May 14, 2007 – Could sluggish 1Q linger?

By Neil Pascale
Weather the recent, depressed first-quarter industry sales were a harbinger of things to come or merely a hiccup in the consumer buying pattern will be answered in the next few crucial weeks.
The second quarter in the powersports industry has proven to be tremendously important for its shareholders, with 40 percent of last year’s on-road motorcycle sales coming in those crucial three months.
What transpired in the industry’s first couple of months — across-the-board new unit sale decreases as reported by the Motorcycle Industry Council — makes the next few months all that more crucial. Consider:
n ATV sales, coming off back-to-back declining years, dipped 10.7 percent in the first quarter compared to the same period last year, with March and its 8.5 percent decrease showing no hint of a rebound;
n On-street motorcycle sales declined 2.6 percent, with heavyweights Honda and Harley-Davidson both revealing depressed sales in their respective financial reports;
n Off-highway motorcycle sales dipped nearly 18 percent, with March even worse (off 18.4 percent); And
n Scooter sales were down 4.6 percent, although March did show quite an improvement from the previous year.
“I’m not personally too panicked after seeing the first-quarter data,” said Mark Blackwell, vice president of international operations for Polaris and the head of its Victory operations. “I know our retail sales were up really good in January and really good in March, but they were down in February and they were a little bit soft in the first half of April. In my mind, that’s weather-related because we see traffic to our Web site and interest is very strong.”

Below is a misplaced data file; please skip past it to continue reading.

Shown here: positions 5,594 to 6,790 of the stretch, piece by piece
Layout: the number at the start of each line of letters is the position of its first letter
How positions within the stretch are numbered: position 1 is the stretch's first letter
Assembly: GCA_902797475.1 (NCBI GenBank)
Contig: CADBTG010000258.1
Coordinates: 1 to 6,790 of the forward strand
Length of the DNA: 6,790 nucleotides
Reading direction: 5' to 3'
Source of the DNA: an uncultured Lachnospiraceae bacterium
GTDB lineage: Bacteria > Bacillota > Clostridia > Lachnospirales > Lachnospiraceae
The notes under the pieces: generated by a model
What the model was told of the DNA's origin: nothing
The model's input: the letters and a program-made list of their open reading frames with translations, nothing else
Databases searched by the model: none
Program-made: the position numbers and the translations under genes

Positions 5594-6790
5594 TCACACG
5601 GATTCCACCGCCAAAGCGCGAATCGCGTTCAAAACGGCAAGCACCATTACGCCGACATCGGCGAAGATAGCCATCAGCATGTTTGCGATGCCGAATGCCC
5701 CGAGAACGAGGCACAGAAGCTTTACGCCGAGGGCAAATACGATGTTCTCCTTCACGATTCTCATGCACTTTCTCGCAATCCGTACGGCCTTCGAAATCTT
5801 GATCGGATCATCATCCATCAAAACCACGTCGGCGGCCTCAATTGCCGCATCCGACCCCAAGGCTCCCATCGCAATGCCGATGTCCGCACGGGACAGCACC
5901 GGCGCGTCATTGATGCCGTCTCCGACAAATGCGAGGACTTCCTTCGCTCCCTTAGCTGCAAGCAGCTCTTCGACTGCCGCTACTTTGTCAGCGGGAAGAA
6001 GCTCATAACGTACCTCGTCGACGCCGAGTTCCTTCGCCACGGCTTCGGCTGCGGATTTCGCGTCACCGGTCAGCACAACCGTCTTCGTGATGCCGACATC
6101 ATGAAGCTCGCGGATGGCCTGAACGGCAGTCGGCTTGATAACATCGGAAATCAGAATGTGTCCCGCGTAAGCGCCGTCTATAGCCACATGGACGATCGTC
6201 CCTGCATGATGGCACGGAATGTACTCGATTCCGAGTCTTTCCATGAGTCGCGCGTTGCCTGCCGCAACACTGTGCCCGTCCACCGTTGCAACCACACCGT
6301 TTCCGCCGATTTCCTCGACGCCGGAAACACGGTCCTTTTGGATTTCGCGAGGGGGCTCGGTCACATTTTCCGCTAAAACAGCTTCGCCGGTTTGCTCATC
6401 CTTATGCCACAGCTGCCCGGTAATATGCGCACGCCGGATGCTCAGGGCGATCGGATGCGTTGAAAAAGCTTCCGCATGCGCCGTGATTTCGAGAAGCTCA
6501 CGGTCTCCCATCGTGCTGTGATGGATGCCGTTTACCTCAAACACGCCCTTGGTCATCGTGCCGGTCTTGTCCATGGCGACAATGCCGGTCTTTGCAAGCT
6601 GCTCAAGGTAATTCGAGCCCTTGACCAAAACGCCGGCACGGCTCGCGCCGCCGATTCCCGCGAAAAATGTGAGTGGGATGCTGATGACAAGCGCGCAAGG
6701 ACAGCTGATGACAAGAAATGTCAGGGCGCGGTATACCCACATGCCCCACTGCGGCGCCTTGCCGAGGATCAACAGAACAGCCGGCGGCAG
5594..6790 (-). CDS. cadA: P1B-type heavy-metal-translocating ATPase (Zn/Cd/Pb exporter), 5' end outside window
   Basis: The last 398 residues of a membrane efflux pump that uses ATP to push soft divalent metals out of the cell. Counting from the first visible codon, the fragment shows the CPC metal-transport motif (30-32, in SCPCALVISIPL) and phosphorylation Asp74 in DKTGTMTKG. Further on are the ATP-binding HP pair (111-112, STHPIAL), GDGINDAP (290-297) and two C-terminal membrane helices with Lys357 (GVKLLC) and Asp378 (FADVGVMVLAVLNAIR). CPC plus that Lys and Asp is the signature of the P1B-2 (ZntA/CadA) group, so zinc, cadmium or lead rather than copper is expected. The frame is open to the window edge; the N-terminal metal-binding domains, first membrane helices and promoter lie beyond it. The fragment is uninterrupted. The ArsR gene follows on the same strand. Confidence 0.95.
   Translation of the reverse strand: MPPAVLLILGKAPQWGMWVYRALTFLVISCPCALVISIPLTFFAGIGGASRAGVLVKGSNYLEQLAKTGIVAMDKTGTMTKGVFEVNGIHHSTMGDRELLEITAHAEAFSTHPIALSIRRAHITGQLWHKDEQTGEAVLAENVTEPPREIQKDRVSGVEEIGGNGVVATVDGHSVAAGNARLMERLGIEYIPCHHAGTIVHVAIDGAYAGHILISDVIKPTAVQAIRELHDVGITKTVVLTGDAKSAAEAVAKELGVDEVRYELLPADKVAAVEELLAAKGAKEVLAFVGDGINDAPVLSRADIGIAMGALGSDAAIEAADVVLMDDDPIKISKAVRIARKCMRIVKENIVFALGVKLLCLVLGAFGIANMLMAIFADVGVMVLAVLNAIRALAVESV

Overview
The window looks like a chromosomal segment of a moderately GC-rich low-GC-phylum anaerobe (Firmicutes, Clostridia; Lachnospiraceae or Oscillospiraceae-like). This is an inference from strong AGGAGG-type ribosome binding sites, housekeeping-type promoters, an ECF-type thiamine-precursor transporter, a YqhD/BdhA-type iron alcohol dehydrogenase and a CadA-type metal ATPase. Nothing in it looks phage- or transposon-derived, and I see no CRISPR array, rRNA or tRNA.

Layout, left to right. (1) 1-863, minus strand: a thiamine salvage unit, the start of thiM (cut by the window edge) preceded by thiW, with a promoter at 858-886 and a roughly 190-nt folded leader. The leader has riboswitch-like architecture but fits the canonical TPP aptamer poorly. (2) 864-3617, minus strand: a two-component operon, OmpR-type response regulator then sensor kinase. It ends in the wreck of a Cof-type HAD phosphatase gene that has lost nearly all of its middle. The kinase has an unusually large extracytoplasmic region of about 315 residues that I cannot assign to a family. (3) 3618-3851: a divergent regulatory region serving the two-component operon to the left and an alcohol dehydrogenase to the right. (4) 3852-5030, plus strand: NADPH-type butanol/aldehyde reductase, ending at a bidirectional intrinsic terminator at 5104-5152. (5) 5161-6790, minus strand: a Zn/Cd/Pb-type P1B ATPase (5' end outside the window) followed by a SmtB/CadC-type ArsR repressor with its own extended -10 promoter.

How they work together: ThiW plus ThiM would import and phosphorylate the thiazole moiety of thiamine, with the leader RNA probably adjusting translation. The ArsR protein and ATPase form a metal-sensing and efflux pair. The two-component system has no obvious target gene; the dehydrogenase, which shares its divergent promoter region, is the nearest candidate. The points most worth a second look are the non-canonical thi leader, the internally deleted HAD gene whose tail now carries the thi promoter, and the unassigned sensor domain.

Another sign that consumer interest remains high and that irregular weather could have led to an off first quarter is data collected at consumer industry shows. Fifty-eight percent of the visitors that attended the International Motorcycle Shows (IMS) held in late 2006 and early 2007 said they were looking to purchase a new bike in the coming year. That statistic, which comes from a survey of some 60,000 IMS visitors, is about the same as last year, said IMS Director Jeff D’Entremont.
“I think that overall, the enthusiasm is there” for the industry’s products, D’Entremont said, noting IMS attendance was on par with the prior year even with significant challenges brought on this past winter by major snowstorms and sub-zero temperatures.
Still, there are economic indicators that say such a strong second-quarter rebound might be difficult this year. The University of Michigan’s consumer sentiment index, a respected economic pulse-taking, fell in March, further weakened in April and has fallen for four straight months. Another respected consumer spending pulse-taker, the New York-based Conference Board’s index of consumer confidence, also fell in April. “Could it be down this year? Yeah, it could. It definitely could,” Blackwell said. “The industry’s customers in the last nine months have been affected by higher gas prices and higher interest rates so I think it’s possible that we could have a slight decrease this year.”
Like many in the industry, Blackwell is still hopeful that if the weather cooperates that a strong second quarter could still be in the offing.
Plus, as Blackwell said, even if 2007 turns out to be flat in terms of sales growth “that’s great because last year was a record year.”

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